Then, too, a brief recollection of similar cases makes one hesitant to throw the book at SB1. In the case of the Children of the Devil, Tracy Timson was removed from her home after she brought devil's masks to school and Dominic Malloy told a social worker that Carey Timson had involved Tracy and himself in devil worship, but it transpired that Dominic's mum fed him the story because Gareth Molloy thought Carey Timson had grassed on him about a supermarket robbery. In the case of the Little Boy Lost, the woman accused, who seemed even to relish her horrible reputation, was just the cat's paw selected by a greedy young couple out to create a sad news story and cash in on it. It is true that Ronald Ransom, the young schoolmaster, did sleep with his pupil Francesca Capstick shortly before her sixteenth birthday, but even in that case we learned that she had seduced him in order to give evidence of the affair to her boyfriend, who was then able to go to the headmaster and get Ransom sacked.
But the little things don't look good for SB1, especially if he is the source of the excuses and prevarications coming out of S1's mouth. The answer to LW1's situation is for a party consisting of assorted family members, S1 and SB1 all to go and appear on Dr Phil. Make it a condition of acceptance, and, while S1 if not SB1 as well may whine about it, at the worst they get a trip to Los Angeles out of it. I imagine that the prevarications won't go over terribly well, and that the notion that LW1 and F1 aren't behaving in an appropriately Christian manner will get the reception it deserves.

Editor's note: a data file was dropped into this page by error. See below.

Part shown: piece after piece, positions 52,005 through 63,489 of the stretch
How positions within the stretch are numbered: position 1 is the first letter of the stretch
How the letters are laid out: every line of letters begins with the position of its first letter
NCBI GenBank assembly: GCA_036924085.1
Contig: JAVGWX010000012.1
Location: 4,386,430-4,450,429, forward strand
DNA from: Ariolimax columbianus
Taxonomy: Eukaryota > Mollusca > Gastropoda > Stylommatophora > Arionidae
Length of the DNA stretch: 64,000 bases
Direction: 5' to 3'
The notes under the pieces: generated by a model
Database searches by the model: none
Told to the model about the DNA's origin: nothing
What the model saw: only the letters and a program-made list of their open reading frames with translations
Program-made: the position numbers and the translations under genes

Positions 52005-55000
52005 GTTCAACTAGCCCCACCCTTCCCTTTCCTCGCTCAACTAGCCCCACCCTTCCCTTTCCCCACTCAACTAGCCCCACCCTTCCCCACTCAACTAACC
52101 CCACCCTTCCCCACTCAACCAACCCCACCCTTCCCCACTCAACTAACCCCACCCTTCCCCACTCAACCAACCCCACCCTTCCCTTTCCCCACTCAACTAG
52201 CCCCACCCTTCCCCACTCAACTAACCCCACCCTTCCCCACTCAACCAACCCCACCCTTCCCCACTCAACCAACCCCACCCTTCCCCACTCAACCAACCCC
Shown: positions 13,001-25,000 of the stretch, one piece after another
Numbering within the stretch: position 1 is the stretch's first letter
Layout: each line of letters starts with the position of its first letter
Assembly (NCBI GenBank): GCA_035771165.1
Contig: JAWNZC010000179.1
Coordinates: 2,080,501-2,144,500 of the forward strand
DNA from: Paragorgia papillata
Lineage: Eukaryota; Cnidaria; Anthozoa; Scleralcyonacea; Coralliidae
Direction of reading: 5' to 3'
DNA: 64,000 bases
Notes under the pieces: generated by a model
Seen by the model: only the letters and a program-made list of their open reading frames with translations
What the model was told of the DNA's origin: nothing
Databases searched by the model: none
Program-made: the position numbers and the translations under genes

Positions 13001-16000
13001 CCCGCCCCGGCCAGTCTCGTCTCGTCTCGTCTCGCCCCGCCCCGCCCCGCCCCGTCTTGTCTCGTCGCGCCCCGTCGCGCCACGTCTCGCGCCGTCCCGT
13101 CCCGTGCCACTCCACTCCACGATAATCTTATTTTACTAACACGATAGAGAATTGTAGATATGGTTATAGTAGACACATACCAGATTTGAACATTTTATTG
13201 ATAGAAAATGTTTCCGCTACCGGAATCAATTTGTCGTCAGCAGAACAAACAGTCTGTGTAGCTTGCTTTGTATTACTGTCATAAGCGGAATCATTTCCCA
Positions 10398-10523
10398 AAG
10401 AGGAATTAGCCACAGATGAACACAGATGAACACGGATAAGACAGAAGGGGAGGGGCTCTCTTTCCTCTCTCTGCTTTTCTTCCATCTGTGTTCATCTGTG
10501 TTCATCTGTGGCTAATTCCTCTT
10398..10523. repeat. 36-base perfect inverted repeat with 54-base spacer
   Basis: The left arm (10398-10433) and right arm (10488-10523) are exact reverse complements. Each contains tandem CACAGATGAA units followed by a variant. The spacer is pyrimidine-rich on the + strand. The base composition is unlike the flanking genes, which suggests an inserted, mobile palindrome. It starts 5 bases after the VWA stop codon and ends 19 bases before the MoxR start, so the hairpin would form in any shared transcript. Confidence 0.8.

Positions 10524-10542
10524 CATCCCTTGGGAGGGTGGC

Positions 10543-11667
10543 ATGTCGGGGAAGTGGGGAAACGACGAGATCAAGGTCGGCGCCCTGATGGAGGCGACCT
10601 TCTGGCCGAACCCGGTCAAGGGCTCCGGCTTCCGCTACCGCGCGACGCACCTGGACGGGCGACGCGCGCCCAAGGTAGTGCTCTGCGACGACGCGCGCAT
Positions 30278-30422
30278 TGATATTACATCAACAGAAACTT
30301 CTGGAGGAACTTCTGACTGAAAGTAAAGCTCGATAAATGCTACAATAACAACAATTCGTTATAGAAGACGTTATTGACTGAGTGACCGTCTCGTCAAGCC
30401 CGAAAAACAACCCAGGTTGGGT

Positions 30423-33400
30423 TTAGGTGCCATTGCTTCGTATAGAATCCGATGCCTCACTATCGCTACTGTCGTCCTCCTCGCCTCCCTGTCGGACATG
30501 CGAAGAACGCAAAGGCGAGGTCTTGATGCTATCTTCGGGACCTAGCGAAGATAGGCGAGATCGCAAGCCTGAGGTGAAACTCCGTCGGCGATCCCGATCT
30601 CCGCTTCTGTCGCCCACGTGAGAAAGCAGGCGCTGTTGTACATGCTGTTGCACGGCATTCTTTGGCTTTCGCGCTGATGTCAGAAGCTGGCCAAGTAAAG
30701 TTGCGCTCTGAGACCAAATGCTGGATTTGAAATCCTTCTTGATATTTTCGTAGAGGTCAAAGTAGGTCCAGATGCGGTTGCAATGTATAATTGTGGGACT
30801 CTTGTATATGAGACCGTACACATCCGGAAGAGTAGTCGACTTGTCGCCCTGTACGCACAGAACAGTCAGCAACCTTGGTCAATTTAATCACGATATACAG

Moral: "Oh, Eton, was it? I thought it was mainly drinkin'."
L2: So many questions to so many people. FIL2: Is your wife becoming a crazy rhymes-with-witch whom you would have taken to the doctor long ago except that lately you've enjoyed seeing her act that way to other people instead of just to you? MIL2: How on earth was LW2 supposed to know all your allergies, especially when you see each other so rarely that your Christmas presents had to be sent to each other instead of exchanged in person? LW2: Why on earth, when you were informing your in-laws of your reduced present budget, did you not press them to agree to a limit on their expenditure when selecting gifts for you? This strikes me as rather a telling omission. And my favourite question, to H2: Why on earth did you not supplement your wife's gift fund, or at the very least offer to switch presents and give your mother the inexpensive perfume yourself and let her give your mother the more expensive present you sent her?